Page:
To tell the story of Taste the Feeling, you really have to start from the Open Happiness because it’s a journey over, perhaps, a span of 15 years or so. What Joe explained in terms of the story is actually the precursor of Open Happiness. At the time when we launched Open Happiness, which was a very different campaign than the previous campaign, which was received magnificently well, and that was exactly when I joined the global team at Coca Cola. We had this update meeting with the CEO of the Coca Cola at the time to tell how great we are doing as marketers on this campaign. We had all the TV spots, and this is basically the campaign which introduced the Happiness Factory, the iconic Happiness Factory. And there was so many amazing commercials in the portfolio with that campaign, including a TV spot with Jack White, et cetera. So it was very interesting. The CEO listened to the presentation and said like, “Guys, apologies, you guys as marketers are telling me this is the best campaign of all times. But if you look at historically all of the Coca Cola campaigns, you can hum the campaign. I can’t hum this campaign. There is no melody associated with it.” And it was then that we basically get the charge from the CEO, and we looked back and said, “Oh, you know what? He’s right. All of the iconic Coca-Cola campaigns over the existence is associated with a melody that you can’t forget, like “Always Coca-Cola,” it’s part of my childhood.” It’s impossible. I might forget all the TV spots that I had seen around Always Coca-Cola, but I will not forget that melody. I won’t remember one TV spot with that campaign, but I will remember that melody. And as marketers, at that point we realized, “Oh, yeah, we have to have a melody. That’s basically what will make the campaign more memorable and remember it.” And as marketeers, when you’re working at a brand iconic as Coca-Cola is, spending billions of dollars of marketing, so it’s not what you’re doing today, but will it be remembered in the history of the brand as well? So we started the journey. Here’s the thing, TV spots, technically speaking, are an annoyance. People do not connect with the TV spot, but music is something, or melodies is something that’s so ingrained in our hearts in our mind. It’s something that allows us to connect with either the message or the brand. So I think that goes all under the same umbrella. It basically is a very effective way to create affinity and get people to connect with the campaign. So once we get the mandate from the CEO, we started the search, like every other company would do, “Okay let’s bring some music houses. Let’s basically start bringing some demos in and stuff like that.” But also one thing we realized at the time, one of our TV spots was charting, getting scores off the charts, which was Happiness Factory. And at the time at least, and I’m sure they change it a million times, when you look at the score of a TV spot you’ll basically break it down to different elements. What it’s like, why it’s like. And one of the things on that TV spot, on the first Happiness Factory TV spot was the melody. People just loved the melody. It was obviously very lovable characters on the screen as well, but people really loved the melody. So we basically, after doing a long journey with the film and production department of Coca-Cola at the time, we come to the conclusion, the best melody we had in our hand was the melody that we already started using with the Happiness Factory because it’s also one of these things when you’re introducing a melody like this one, especially in an international scale, it’s not always easy to get buy-in from international markets. And now we have this TV spot that everyone is wanting and it was scoring everywhere so well we said, “Okay, it just makes sense. Let’s basically convert the five notes melody that is in use in this TV spot to our audio signature.” Now because it was more of a tactical move, perhaps a reaction, no one really talked about, “Oh, can you sing the Coca-Cola brand melody? Or can you add a message or tagline, something like that with it?” It was much more reactionary versus strategic, but it worked out because it was such a catchy tune. And we basically managed to develop and build it throughout the years in a very effective way. Well, once again, I’m going back to the same story. One of the things at the time, basically when the time came for us to launch the melody, we basically wanted to make it famous. We were working with the second installation of Happiness Factory when we were ready to launch. How can you make a melody famous? We said,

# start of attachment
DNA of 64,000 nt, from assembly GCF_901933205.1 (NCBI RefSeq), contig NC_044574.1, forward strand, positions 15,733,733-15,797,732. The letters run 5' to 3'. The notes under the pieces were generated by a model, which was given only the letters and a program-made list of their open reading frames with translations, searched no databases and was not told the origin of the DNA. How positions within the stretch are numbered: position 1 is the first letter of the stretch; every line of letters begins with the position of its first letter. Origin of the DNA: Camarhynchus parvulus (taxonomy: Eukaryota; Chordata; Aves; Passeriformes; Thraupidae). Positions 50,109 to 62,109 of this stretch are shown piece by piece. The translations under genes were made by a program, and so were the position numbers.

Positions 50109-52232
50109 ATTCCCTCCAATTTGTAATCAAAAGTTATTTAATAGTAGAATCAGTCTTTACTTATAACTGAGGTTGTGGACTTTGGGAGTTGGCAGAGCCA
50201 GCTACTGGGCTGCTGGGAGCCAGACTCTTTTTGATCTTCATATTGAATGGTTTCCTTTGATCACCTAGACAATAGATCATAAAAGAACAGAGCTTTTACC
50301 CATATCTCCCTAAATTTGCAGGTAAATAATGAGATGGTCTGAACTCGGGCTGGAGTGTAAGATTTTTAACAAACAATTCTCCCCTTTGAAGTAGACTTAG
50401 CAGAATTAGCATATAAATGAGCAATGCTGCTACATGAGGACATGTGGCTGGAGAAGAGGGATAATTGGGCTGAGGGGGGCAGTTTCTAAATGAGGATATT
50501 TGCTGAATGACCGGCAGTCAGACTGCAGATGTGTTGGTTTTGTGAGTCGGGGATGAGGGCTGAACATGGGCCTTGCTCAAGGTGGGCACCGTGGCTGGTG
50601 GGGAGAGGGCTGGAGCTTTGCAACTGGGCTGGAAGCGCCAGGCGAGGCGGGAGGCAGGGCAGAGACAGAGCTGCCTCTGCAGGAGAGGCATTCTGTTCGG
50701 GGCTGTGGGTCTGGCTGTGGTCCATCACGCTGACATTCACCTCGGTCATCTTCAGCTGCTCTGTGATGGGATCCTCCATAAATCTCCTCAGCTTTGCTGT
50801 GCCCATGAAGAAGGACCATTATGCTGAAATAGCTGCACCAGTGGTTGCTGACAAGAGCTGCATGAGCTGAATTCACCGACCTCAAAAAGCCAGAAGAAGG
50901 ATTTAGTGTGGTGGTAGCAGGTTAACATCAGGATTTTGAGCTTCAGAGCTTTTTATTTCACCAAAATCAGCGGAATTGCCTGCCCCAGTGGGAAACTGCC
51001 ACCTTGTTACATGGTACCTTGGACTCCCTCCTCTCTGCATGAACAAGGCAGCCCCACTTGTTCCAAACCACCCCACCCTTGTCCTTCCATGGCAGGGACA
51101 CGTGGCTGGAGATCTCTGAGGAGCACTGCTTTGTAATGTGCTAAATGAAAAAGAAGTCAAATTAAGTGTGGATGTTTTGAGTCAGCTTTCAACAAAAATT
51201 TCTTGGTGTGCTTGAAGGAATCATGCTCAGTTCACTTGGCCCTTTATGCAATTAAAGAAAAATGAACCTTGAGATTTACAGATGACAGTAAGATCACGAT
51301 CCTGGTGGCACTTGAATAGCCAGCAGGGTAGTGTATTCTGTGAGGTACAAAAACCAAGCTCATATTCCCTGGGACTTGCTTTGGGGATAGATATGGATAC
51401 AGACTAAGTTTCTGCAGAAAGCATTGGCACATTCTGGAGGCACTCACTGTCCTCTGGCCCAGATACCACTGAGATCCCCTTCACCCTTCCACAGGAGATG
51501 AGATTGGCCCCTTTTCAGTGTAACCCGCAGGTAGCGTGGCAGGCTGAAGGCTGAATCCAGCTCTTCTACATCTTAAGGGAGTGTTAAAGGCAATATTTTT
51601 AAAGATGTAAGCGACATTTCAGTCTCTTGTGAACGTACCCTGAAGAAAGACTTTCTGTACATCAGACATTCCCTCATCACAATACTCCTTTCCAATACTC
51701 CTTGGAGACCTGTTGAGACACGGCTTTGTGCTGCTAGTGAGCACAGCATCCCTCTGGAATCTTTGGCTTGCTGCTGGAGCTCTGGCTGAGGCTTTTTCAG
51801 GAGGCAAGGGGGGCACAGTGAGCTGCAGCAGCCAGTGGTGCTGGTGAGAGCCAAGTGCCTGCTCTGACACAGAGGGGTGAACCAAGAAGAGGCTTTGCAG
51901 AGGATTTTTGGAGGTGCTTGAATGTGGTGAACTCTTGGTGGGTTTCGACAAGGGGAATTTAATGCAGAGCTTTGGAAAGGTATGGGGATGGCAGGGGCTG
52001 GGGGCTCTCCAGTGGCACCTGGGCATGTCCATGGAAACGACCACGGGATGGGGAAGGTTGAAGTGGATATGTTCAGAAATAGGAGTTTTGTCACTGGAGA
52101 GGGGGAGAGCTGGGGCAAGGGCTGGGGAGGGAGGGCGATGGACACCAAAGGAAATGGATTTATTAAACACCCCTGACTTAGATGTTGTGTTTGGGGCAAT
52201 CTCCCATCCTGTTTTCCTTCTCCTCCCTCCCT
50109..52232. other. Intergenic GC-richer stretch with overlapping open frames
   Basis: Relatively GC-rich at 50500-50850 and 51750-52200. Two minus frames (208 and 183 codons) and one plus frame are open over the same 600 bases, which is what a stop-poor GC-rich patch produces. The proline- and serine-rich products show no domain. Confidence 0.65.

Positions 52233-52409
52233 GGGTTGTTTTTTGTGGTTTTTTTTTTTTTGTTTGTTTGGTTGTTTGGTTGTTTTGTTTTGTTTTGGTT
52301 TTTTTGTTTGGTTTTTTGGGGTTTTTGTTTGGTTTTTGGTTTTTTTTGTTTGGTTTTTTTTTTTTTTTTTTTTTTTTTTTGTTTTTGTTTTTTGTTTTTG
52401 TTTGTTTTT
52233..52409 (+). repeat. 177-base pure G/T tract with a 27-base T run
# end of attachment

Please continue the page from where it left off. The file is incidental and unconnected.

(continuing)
Okay, what if we bring few artists that already is in pop culture that our audience love. We create a song that is almost extension of the campaign, but it is an actual song, almost like a single. If we use this as a launch platform to launch the melody, it probably will be better than just launching with the TV spot.